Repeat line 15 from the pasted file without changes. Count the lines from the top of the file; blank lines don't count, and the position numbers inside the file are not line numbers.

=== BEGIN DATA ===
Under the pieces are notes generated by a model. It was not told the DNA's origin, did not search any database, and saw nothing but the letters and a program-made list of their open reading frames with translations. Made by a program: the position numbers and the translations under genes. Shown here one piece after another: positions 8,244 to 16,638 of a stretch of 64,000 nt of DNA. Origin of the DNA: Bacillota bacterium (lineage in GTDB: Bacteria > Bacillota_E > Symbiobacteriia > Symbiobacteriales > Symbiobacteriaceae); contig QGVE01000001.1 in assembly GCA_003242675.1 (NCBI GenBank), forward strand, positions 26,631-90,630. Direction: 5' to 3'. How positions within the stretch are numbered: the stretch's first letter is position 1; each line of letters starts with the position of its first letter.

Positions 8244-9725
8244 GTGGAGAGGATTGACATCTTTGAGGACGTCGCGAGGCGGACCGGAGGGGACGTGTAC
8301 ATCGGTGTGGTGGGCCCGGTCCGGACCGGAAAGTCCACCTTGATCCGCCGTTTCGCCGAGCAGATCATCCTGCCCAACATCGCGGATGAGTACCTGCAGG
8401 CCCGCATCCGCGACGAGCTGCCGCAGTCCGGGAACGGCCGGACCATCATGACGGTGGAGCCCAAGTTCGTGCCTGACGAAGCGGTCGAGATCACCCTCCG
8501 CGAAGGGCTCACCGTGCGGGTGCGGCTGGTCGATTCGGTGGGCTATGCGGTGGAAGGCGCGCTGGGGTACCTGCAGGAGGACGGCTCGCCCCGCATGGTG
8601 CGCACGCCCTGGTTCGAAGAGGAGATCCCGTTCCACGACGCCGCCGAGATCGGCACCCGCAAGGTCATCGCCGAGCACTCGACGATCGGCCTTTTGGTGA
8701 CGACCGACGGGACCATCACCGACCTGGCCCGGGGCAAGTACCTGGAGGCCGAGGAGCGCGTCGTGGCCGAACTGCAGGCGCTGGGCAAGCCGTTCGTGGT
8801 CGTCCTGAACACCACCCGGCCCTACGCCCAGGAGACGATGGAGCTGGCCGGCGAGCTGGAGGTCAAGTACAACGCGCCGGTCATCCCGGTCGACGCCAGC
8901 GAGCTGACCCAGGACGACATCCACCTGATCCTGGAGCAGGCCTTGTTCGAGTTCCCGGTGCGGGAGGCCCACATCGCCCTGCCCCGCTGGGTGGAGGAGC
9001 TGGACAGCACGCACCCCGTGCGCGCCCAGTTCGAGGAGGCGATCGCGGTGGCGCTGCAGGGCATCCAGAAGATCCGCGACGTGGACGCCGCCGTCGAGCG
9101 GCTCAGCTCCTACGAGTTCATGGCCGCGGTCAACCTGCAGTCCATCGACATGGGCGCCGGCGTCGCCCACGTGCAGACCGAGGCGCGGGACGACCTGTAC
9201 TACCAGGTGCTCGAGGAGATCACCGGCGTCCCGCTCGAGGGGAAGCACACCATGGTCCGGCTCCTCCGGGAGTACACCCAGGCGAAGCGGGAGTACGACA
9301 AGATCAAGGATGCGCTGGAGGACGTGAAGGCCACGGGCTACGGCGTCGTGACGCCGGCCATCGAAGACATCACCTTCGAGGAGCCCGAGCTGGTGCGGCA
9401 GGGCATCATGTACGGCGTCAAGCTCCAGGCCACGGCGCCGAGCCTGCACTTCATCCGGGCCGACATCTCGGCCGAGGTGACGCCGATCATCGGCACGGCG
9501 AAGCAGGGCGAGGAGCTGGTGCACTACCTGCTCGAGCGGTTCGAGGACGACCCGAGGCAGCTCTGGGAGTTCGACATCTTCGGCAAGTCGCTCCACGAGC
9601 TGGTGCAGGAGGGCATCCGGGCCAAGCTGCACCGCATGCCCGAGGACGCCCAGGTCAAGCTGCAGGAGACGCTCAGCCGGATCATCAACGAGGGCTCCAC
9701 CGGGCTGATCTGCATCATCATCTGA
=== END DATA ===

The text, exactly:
9401 GGGCATCATGTACGGCGTCAAGCTCCAGGCCACGGCGCCGAGCCTGCACTTCATCCGGGCCGACATCTCGGCCGAGGTGACGCCGATCATCGGCACGGCG